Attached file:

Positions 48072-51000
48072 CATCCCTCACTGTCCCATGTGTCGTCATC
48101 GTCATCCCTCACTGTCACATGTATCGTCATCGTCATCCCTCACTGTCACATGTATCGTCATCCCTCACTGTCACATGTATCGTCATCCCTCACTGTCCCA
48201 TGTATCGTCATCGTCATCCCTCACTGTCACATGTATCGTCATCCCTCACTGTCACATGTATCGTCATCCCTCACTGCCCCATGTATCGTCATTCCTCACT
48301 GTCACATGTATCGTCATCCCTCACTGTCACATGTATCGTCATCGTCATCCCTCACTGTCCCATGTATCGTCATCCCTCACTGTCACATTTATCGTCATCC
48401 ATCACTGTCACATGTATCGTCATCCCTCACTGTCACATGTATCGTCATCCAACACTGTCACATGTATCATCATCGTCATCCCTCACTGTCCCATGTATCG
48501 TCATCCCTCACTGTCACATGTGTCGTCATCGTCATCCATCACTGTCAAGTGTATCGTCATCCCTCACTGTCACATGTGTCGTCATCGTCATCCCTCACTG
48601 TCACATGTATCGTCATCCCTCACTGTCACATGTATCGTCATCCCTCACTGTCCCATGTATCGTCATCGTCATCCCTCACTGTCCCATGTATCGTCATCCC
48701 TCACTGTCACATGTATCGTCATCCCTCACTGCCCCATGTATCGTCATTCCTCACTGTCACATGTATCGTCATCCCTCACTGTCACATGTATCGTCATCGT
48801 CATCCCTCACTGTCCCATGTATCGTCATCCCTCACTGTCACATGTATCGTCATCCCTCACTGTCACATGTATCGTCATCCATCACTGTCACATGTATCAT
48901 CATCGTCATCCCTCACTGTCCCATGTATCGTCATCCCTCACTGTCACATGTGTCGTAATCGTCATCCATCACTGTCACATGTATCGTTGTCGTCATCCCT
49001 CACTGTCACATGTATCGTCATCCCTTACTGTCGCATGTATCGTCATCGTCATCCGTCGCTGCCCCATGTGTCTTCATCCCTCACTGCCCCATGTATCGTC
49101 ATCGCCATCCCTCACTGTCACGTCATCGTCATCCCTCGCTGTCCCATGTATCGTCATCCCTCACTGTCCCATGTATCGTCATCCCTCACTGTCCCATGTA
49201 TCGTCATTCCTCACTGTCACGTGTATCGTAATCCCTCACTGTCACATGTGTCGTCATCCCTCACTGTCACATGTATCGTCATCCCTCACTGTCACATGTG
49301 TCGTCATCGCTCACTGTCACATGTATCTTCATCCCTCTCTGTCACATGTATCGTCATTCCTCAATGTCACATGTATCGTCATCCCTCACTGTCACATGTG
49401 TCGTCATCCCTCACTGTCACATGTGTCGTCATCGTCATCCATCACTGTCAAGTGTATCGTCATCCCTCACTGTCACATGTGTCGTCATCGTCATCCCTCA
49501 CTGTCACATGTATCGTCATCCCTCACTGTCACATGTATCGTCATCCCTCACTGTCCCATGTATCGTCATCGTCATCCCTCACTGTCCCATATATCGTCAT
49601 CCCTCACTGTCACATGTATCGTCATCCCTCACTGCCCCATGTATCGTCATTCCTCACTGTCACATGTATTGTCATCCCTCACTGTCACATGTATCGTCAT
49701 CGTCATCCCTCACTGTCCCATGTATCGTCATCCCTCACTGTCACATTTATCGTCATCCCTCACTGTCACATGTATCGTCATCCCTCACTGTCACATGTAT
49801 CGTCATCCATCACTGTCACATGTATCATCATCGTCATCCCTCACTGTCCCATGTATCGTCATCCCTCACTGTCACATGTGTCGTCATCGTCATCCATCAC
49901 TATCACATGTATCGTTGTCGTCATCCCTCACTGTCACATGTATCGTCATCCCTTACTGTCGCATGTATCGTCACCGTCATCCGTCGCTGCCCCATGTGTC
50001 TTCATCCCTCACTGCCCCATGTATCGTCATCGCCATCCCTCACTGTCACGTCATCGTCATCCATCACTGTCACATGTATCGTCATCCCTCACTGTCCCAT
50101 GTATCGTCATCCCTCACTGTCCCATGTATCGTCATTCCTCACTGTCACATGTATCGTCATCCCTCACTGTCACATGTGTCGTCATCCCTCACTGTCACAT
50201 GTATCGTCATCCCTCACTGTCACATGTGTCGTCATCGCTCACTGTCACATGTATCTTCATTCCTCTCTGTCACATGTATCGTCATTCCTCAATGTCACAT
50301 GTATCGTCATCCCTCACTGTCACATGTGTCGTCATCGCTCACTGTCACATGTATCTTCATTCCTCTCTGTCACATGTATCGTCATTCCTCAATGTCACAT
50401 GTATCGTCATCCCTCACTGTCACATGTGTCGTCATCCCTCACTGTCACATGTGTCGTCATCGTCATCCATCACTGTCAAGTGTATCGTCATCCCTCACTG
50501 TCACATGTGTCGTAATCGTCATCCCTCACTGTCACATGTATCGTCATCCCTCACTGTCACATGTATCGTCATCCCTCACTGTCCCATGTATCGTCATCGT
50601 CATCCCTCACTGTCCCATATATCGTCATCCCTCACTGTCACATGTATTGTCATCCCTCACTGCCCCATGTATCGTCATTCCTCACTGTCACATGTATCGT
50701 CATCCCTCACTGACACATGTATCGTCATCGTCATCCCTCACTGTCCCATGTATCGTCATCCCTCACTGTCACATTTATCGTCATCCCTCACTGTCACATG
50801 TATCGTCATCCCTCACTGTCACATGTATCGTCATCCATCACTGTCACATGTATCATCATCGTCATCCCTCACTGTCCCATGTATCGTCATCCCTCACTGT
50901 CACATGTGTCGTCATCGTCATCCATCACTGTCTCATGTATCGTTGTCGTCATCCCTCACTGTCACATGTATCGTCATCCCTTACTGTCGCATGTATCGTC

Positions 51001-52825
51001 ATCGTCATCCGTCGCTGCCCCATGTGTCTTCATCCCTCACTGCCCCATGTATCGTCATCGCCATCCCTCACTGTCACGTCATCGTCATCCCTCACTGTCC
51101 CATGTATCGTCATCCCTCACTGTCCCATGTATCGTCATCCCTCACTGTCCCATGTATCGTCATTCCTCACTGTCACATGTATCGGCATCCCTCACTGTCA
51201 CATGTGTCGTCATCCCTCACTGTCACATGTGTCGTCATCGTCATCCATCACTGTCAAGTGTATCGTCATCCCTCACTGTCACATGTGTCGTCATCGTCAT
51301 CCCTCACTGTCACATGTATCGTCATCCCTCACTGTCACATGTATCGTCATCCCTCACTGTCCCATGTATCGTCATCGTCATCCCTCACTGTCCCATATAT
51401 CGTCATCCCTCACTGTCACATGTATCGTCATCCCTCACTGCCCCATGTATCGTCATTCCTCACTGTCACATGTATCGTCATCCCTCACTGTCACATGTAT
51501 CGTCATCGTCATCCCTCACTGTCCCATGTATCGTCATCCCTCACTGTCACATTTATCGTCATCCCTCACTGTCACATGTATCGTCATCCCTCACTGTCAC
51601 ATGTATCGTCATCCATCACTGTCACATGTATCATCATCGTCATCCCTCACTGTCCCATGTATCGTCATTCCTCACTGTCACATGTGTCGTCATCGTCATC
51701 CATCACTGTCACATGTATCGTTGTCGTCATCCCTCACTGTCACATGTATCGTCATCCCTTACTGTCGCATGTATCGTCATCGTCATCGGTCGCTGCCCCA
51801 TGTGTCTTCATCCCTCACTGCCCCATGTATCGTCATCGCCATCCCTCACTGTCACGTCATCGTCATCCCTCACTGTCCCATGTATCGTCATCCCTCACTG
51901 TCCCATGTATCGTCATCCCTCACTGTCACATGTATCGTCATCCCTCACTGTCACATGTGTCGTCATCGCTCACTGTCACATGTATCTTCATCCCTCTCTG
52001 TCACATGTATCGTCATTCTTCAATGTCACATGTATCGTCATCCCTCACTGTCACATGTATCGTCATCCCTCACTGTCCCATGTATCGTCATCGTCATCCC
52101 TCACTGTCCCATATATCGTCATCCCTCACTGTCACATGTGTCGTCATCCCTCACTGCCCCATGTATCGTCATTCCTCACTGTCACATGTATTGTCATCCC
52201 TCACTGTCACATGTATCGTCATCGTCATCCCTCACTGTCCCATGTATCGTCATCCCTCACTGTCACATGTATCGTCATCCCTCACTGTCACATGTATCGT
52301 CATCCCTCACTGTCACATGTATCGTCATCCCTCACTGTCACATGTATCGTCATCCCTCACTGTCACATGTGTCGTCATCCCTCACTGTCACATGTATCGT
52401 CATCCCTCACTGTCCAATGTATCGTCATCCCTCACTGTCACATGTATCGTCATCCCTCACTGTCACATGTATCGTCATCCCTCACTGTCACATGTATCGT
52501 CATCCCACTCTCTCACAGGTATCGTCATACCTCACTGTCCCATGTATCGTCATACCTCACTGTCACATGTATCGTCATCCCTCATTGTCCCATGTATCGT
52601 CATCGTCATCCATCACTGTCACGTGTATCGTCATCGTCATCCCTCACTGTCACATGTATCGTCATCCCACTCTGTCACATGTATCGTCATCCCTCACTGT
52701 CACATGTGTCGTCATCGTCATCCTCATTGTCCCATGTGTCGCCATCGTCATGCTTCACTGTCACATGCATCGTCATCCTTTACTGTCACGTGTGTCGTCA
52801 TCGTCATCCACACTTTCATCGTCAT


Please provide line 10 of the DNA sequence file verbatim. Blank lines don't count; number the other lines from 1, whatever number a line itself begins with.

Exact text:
48801 CATCCCTCACTGTCCCATGTATCGTCATCCCTCACTGTCACATGTATCGTCATCCCTCACTGTCACATGTATCGTCATCCATCACTGTCACATGTATCAT